Even if you’ve been in this place a thousand times before, set yourself the challenge of trying to notice little things you’ve never noticed before. Fully observe whatever sights, sounds, tastes, smells and tactile sensations your senses are relaying to you.
Allow yourself to FEEL your body. Move your attention into various parts of the body and feel the aliveness in every cell of your body.
Meditation has been used for thousands of years as a means of stilling the mind, balancing the body and senses and bringing about a state of peace and harmony.
There are countless techniques for meditating, but I find the simplest ones are the best.
Essentially, meditation allows us to become aware of our own awareness. We learn to witness and detach from our thoughts and emotions without automatically being swept up by them.
We come to know ourselves as the observer of our thoughts and emotions rather than BEING our thoughts and emotions. This is the key to emotional freedom.
4. Take a Deep Breath.
Or two or three. Or ten.
Taking a moment to consciously focus on your breath is a potent mini-meditation in itself.
Breath and mind are closely linked. The quality of your breathing affects the quality of your mind. When you’re stressed and tense, notice what your breathing is like. It’s most likely very shallow and fast. When you’re relaxed, you’ll find your breath is much slower and deeper.
By changing the way you breathe, you can quickly change your state of mind.
Focus on your breath, allow it to slow and deepen. If you have a tendency to breathe in a shallow way from the top of your chest, train yourself to do abdominal breathing.
Breathe right down into your navel area and be aware of the rise and fall of your stomach as you breathe in and out. Abdominal breathing not only calms the mind but properly oxygenates the body, giving us greater energy and focus.
A few moments of conscious breathing can instantly relax and rebalance you, and bring you right back to the present moment.
5. Clean up Your Lifestyle
If you want a good life, you have to adopt a good lifestyle.
This is really just common sense. If your general lifestyle habits are bad, you’re going to feel bad. Like everything in life, it’s pure cause and effect. If you’re experiencing an effect you don’t like, you have to look into the cause and be willing to change it.
I’ve learned the importance of creating a peaceful and authentic lifestyle.
It’s important to ensure your home environment is a tranquil and harmonious place; clean, orderly and peaceful.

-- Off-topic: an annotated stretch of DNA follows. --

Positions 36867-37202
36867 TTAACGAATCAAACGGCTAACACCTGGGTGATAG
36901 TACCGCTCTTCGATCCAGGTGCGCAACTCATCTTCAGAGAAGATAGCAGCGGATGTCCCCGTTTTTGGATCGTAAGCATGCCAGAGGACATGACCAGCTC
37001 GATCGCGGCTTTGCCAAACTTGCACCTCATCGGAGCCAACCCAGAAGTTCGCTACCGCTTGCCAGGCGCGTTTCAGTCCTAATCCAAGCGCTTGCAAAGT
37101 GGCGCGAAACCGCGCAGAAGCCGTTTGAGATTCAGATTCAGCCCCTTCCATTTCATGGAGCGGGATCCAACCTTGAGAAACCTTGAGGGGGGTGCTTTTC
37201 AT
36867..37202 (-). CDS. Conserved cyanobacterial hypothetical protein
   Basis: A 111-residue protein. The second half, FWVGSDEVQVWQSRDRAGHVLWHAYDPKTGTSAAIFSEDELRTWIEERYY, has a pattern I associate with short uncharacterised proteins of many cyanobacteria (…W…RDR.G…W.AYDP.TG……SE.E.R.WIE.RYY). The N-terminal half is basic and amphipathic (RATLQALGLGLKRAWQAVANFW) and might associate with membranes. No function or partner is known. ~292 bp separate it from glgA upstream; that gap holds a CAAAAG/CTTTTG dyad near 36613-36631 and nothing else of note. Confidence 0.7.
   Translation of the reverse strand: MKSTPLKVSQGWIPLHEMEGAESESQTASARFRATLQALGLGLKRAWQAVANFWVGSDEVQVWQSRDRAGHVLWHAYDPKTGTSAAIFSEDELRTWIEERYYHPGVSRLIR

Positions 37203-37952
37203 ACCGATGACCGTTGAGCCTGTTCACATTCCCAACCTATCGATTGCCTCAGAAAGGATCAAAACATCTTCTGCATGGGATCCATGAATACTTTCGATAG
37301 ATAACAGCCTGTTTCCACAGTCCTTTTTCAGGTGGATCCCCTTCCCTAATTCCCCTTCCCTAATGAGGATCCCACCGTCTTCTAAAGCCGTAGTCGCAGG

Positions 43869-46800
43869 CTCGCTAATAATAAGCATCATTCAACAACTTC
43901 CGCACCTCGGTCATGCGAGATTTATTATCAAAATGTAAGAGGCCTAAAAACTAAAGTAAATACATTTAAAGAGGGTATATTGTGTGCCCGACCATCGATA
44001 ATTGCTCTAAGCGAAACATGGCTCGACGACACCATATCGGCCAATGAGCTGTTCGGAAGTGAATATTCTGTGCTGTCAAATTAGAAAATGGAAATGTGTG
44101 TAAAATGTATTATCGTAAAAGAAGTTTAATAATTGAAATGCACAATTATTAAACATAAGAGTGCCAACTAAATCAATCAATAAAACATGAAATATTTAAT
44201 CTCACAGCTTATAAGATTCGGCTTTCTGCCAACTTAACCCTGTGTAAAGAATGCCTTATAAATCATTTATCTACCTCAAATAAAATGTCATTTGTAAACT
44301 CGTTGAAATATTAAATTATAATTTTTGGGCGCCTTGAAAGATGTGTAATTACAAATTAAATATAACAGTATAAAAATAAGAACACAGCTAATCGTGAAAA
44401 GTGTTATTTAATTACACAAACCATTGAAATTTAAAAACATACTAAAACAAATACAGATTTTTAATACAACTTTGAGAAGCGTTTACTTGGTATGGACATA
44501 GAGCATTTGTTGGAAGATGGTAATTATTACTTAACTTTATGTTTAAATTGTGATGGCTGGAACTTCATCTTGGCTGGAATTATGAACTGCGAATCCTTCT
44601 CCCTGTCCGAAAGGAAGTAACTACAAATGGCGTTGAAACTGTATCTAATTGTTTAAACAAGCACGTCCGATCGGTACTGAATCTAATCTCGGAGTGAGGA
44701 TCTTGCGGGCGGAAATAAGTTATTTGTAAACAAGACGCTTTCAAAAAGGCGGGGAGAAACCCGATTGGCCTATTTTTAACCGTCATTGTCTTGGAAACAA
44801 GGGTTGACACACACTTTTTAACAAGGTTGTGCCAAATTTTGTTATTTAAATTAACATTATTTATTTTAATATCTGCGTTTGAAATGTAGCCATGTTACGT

The quality of the food you eat will not only affect the quality of your body and energy levels, but also the quality of your mind. You can’t eat a terrible diet and expect to have good physical, mental and emotional health. Again — it’s basic cause and effect.
Yoga philosophy encourages us to eat a sattvic diet (healthy, natural foods that exclude processed foods, meat, sugar and stimulants). (See my post on the gunas for a simple and practical insight on how to create a peaceful, sattvic mind through appropriate dietary and lifestyle choices).
Where possible spend your time with people who make you feel relaxed, happy and comfortable. Hang out with those who nurture and nourish you mentally and emotionally. Try to avoid those who make you feel bad, whether deliberately or not.
These simple lifestyle choices will have an amazing effect on the way you feel. It’s up to you to take responsibility for how you’re living and what you’re exposing our body and mind to.
6. Give Yourself Space.
Learn the beauty and joy of minimalism.
Instead of trying to fill every moment of your life with activities and distractions, STOP for a while and allow yourself to experience stillness and space.
You don’t need to always be socialising, on social media, watching TV or glued to your phone. You don’t need to compulsively fill up every moment with things to do.
It’s wonderful to appreciate unplanned moments and to enjoy being in silence. This might be challenging for some people, but it’s something well worth trying.
As any meditator will tell you, it’s in stillness that we experience our greatest joy. It’s only in the stillness that we come to experience what in the East is called sat-chit-ananda. This translates as existence, consciousness, bliss — which is the true essence of our being.
7. Do What You Love.
Do what makes you come alive, what makes you shine, no matter what other people might think.
I know a guy whose true joy is reading about and talking about aliens and UFOs. Seriously — he lights up when he talks about it! It’s his passion and it makes him really come alive. Who are we to judge?
As Joseph Campbell said, follow your bliss, no matter how random it might seem.
These are some simple ways I’ve found for overcoming the mind’s tendency to keep us locked in sleepwalking mode.
Our time on planet Earth is brief.
We’re not here to be a prisoner to our minds, thoughts and habits.
We’re here to be ALIVE and to live consciously and with passion, peace and joy.
If you have any other suggestions and tips for bringing yourself back to the present moment (which is life!), I’d love to hear them.